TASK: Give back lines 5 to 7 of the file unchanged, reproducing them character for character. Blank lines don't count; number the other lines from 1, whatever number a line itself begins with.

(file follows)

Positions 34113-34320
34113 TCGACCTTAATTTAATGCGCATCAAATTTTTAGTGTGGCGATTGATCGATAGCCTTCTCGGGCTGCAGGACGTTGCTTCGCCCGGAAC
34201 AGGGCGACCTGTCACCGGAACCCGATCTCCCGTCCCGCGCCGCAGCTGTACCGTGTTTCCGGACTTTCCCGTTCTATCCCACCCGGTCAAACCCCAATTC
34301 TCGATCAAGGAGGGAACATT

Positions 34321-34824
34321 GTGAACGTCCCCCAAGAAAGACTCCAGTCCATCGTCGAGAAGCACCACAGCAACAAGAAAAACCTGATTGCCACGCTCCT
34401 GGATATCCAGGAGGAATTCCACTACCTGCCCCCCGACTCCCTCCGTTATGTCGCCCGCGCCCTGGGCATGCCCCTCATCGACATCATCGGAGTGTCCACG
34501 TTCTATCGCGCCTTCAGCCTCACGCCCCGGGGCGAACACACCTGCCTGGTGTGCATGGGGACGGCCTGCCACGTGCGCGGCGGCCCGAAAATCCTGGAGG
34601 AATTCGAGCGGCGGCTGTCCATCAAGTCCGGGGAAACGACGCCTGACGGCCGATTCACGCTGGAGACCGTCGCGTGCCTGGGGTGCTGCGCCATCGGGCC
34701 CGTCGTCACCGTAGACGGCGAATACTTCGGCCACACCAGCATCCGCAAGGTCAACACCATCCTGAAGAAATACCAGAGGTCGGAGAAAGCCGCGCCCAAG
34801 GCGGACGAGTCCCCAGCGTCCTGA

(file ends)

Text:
Positions 34321-34824
34321 GTGAACGTCCCCCAAGAAAGACTCCAGTCCATCGTCGAGAAGCACCACAGCAACAAGAAAAACCTGATTGCCACGCTCCT
34401 GGATATCCAGGAGGAATTCCACTACCTGCCCCCCGACTCCCTCCGTTATGTCGCCCGCGCCCTGGGCATGCCCCTCATCGACATCATCGGAGTGTCCACG